World Library  
Flag as Inappropriate
Email this Article

Patriarch of All Bulgaria

 

Patriarch of All Bulgaria

Patriarch of All Bulgaria
Bishopric
orthodox
Incumbent:
Patriarch Neophyte
Style His Holiness the Patriarch of All Bulgaria and Metropolitan of Sofia
First incumbent Leontius I (Medieval)
Cyril (Modern)
Formation 919, 1953
Website .bgbg-patriarshia

The Patriarch of All Bulgaria is the Patriarch of the Bulgarian Orthodox Church. The Bulgarian patriarchate was re-established in 1953. As of 2013 the patriarch is Neophyte of Bulgaria

Contents

  • History 1
    • Medieval era 1.1
    • Ottoman conquest 1.2
    • Modern era 1.3
  • References 2
  • See also 3

History

Medieval era

Following two decisive victories over the Byzantines at Achelous (near the present-day city of Burgas) and Katasyrtai (near Constantinople), the autonomous Bulgarian Archbishopric was proclaimed autocephalous and elevated to the rank of Patriarchate at an ecclesiastical and national council held in 919. After Bulgaria and the Byzantine Empire signed in 927 a peace treaty concluding the incessant, almost 20-year-long war between them, the Patriarchate of Constantinople recognised the autocephalous status of the Bulgarian Orthodox Church and acknowledged its patriarchal dignity.[1][2] Thus, the Bulgarian Patriarchate became the fifth autocephalous Eastern Orthodox Church after the patriarchates of Constantinople, Alexandria, Antioch and Jerusalem. The seat of the Patriarchate was the new Bulgarian capital of Preslav although the Patriarch is likely to have resided in the town of Drastar (Silistra), an old Christian centre famous for its martyrs and Christian traditions.

Ottoman conquest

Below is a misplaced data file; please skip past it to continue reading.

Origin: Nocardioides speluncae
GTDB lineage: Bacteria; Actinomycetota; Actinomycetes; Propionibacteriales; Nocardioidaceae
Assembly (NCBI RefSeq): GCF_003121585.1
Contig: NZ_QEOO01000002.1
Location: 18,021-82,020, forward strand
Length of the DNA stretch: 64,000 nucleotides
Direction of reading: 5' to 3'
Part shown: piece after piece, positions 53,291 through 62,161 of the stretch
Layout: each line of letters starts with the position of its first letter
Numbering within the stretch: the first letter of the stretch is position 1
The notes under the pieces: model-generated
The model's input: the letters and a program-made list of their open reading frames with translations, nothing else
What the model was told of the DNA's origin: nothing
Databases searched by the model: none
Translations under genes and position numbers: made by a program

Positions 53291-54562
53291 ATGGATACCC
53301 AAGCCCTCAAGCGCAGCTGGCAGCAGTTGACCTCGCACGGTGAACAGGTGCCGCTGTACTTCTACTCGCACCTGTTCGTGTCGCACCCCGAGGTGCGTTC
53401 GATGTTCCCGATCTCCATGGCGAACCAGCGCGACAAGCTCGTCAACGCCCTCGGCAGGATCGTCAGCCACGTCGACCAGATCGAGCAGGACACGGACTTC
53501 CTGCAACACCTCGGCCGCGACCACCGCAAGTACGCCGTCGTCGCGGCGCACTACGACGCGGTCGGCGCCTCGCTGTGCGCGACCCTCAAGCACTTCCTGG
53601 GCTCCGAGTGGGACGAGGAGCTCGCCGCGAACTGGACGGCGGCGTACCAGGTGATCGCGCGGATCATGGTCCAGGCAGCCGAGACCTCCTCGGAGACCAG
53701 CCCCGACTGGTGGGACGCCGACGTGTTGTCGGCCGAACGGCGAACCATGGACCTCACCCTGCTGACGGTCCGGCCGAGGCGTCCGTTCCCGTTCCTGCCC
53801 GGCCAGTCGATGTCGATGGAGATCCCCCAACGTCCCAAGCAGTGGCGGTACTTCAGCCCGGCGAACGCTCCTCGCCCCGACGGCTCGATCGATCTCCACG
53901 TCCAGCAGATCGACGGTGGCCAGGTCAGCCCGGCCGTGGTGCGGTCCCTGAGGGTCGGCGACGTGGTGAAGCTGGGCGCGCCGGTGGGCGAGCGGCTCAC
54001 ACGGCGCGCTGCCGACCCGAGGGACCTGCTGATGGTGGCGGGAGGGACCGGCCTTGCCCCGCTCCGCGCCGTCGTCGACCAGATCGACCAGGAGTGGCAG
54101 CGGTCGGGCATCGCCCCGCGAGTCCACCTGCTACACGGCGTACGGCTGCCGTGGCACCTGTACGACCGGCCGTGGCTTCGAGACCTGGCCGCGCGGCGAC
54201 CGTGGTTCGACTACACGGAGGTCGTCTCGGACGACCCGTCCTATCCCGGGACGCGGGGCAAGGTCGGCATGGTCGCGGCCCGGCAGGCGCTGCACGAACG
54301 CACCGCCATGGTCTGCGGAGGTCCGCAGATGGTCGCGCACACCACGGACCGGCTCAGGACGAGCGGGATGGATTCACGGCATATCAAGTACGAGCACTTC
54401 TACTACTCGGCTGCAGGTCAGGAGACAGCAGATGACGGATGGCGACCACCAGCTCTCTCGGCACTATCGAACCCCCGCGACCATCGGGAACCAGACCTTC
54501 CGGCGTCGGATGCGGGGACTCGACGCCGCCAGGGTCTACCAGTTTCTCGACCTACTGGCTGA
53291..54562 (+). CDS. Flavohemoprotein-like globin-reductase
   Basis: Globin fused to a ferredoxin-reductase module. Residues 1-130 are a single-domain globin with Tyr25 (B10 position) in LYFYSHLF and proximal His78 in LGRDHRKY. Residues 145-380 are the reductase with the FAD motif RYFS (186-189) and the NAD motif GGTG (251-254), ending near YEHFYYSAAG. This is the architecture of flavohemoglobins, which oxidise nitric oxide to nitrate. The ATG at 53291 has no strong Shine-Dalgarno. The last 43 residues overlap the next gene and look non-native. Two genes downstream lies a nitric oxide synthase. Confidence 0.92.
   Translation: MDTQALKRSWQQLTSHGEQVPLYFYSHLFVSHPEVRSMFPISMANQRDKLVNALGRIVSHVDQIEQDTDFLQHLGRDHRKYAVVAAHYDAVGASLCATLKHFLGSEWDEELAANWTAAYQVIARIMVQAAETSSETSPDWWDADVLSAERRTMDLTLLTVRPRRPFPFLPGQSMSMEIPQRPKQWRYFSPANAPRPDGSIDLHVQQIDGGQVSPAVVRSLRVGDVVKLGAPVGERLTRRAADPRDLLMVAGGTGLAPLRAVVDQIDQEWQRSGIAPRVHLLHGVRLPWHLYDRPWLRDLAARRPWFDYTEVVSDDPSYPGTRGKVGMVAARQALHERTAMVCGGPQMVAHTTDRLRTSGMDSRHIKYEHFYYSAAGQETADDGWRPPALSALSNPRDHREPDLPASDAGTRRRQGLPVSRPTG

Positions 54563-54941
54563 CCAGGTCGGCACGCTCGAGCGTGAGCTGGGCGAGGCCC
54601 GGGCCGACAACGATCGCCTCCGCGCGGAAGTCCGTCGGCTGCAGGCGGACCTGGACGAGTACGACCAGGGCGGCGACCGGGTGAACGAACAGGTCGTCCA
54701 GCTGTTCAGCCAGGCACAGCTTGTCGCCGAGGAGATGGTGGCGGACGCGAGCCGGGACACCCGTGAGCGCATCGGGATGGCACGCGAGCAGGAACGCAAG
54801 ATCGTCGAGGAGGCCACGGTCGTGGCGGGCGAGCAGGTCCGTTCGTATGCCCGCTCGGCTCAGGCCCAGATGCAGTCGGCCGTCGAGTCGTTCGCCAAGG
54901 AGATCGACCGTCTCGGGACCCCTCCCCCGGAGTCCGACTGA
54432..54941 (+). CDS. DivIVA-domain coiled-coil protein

After the fall of Veliko Turnovo to the Ottomans in 1393 and the exile of Patriarch Evtimiy, the autocephalous church organization was destroyed. The Bulgarian diocese was again subordinated to the Patriarchate of Constantinople.

Modern era

Conditions for the restoration of the Bulgarian Patriarchate were created after Neophyte of Bulgaria was elected as the new Patriarch.

References

  1. ^ [3] Kiminas, D. (2009). The Ecumenical Patriarchate. Wildside Press LLC. p. 15
  2. ^ [4] GENOV, R., & KALKANDJIEVA, D. (2007). Religion and Irreligion in Bulgaria: How Religious Are the Bulgarians? Religion and power in Europe: conflict and convergence, 257.
  3. ^ Daniela Kalkandjieva, 26. Balgarskata pravoslavna tsarkva i darzhavata, 1944-1953 [The Bulgarian Orthodox Church and the State], (Sofia: Albatros, 1997).

See also

This article was sourced from Creative Commons Attribution-ShareAlike License; additional terms may apply. World Heritage Encyclopedia content is assembled from numerous content providers, Open Access Publishing, and in compliance with The Fair Access to Science and Technology Research Act (FASTR), Wikimedia Foundation, Inc., Public Library of Science, The Encyclopedia of Life, Open Book Publishers (OBP), PubMed, U.S. National Library of Medicine, National Center for Biotechnology Information, U.S. National Library of Medicine, National Institutes of Health (NIH), U.S. Department of Health & Human Services, and USA.gov, which sources content from all federal, state, local, tribal, and territorial government publication portals (.gov, .mil, .edu). Funding for USA.gov and content contributors is made possible from the U.S. Congress, E-Government Act of 2002.
 
Crowd sourced content that is contributed to World Heritage Encyclopedia is peer reviewed and edited by our editorial staff to ensure quality scholarly research articles.
 
By using this site, you agree to the Terms of Use and Privacy Policy. World Heritage Encyclopedia™ is a registered trademark of the World Public Library Association, a non-profit organization.
 


Copyright © World Library Foundation. All rights reserved. eBooks from Project Gutenberg are sponsored by the World Library Foundation,
a 501c(4) Member's Support Non-Profit Organization, and is NOT affiliated with any governmental agency or department.